Lundberg: That’s a good deal. The Jazz probably did about as well as they could in offloading Mitchell and Rudy Gobert. I don’t see a headline acquisition here, so how Utah uses the treasure trove of picks acquired will ultimately be judged. That isn’t a measurable haul, but it was reasonable to move on from a core that had reached its limit and stock up for a rebuild.
Is this a good or bad deal for the Knicks?
Nadkarni: Awful deal. It’s not quite that simple, but if this was the price for Mitchell, the Knicks should never have signed Jalen Brunson and instead made this move. Or, with the extra draft capital they accumulated this summer, they should have swung the deal for three firsts anyway. Mitchell’s playoff struggles this year haven’t convinced me to lay him to rest. And talents like his aren’t often available at his age. The Knicks, in my opinion, should have done it.
What is your current ranking of the Cavaliers in the East?
Mannix: I believe the Cavs will finish 4-6 next season. Remember, Cleveland was vying for a top-three seed before injuries derailed the season’s second half. Mitchell, combined with organic growth from the rest of the roster, should put the Cavs right back in that league. The Eastern Conference is tough, with Boston, Milwaukee, Philadelphia, Brooklyn, and Miami difficult to knock out of the top five, but Cleveland now has the talent to compete with any of them.
Beck: They’re not as dominant as the Celtics or Bucks (the previous two Eastern Conference champions), nor are they as talented as the Nets (yes, there are many caveats here), nor are they as experienced as the Sixers. In that fifth through seventh tier, the Cavs will compete with the Heat (who won the most games in the East last season) and the rising Raptors. I haven’t even mentioned the Hawks’ improved play. (Do you see what I mean? The East is difficult!)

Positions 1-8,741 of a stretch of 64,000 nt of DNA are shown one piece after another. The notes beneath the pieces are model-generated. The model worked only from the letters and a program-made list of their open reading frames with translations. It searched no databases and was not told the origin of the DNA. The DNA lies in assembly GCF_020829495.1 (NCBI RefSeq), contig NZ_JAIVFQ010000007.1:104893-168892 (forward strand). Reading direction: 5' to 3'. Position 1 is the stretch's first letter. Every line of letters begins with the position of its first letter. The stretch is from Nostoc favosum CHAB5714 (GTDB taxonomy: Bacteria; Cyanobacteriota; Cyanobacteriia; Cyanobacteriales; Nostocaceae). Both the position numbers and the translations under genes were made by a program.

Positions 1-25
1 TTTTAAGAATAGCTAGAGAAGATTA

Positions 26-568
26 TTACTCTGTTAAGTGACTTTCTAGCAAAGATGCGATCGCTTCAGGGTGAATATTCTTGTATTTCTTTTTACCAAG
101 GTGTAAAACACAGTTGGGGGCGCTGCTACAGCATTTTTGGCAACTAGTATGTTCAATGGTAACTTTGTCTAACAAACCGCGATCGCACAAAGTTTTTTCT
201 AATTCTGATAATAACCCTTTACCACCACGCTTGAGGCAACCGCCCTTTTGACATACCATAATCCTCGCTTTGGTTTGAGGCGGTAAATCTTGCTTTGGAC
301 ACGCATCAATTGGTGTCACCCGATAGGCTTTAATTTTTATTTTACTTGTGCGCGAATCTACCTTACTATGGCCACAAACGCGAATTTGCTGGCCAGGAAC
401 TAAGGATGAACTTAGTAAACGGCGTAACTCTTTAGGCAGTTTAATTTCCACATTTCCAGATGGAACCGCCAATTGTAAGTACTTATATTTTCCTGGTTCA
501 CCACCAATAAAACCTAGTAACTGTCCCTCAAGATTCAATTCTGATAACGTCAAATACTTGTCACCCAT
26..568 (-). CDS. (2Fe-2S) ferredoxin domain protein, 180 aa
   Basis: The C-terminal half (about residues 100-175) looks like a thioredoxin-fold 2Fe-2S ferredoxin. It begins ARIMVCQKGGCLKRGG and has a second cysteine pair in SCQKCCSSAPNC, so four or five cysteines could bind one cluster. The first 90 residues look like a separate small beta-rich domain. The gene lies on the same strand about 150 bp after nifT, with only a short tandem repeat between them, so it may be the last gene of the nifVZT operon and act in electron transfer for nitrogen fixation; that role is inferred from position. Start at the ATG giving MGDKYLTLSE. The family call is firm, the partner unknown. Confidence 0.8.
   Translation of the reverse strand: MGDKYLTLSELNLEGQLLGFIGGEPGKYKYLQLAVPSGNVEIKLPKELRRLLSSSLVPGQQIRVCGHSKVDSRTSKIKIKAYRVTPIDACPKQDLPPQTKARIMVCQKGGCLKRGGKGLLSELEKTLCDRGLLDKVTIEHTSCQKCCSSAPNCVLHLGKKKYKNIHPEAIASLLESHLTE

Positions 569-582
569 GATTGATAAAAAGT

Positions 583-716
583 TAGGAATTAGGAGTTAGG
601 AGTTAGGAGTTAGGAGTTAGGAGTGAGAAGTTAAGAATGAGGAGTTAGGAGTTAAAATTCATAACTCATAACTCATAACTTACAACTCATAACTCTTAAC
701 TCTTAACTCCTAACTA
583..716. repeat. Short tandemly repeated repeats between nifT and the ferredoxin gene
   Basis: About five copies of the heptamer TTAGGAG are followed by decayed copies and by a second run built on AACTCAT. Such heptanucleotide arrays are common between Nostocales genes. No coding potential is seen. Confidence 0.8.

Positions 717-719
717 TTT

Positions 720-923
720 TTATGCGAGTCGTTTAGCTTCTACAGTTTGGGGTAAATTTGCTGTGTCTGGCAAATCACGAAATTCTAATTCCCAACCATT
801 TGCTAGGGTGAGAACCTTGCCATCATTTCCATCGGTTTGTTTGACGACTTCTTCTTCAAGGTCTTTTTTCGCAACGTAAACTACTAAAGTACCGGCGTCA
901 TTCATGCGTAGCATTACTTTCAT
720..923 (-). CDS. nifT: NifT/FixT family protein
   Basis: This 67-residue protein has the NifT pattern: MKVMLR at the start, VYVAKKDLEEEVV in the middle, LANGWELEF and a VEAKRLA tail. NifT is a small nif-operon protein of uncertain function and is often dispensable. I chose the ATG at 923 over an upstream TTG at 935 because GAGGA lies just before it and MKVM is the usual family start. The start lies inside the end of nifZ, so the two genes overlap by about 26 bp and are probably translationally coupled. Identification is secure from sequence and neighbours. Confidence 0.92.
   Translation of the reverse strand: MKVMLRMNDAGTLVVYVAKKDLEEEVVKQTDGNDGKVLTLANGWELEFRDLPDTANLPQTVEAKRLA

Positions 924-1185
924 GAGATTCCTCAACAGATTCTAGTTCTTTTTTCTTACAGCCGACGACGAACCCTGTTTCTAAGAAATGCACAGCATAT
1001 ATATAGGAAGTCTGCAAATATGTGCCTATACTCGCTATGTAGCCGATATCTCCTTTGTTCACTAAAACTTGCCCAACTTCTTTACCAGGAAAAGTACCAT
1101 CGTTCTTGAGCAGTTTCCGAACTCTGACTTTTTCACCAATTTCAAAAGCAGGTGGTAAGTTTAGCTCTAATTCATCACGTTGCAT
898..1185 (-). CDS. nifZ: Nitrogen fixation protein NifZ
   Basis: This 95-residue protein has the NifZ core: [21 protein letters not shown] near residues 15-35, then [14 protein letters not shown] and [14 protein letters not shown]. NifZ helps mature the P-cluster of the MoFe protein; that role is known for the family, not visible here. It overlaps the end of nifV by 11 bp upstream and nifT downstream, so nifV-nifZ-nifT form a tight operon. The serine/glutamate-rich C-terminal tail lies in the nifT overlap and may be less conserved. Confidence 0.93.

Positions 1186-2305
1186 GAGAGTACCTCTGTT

Nadkarni: If things go wrong in Philly and Brooklyn, the Cavs could be the third-best team in the East at their peak. For the time being, I believe they have the fifth-best chance to represent the conference in the Finals.
Herring: If the Cavs stay healthy, I believe they can finish in the top five or six, trailing Milwaukee, Boston, and Philadelphia. Given how small the Cavs are on the perimeter, having both Jarrett Allen and Evan Mobley healthy will be critical, as we saw at the end of last year. However, this trade isn’t just about this year. Cleveland’s core is young and, if it gels, has the potential to be a force at some point.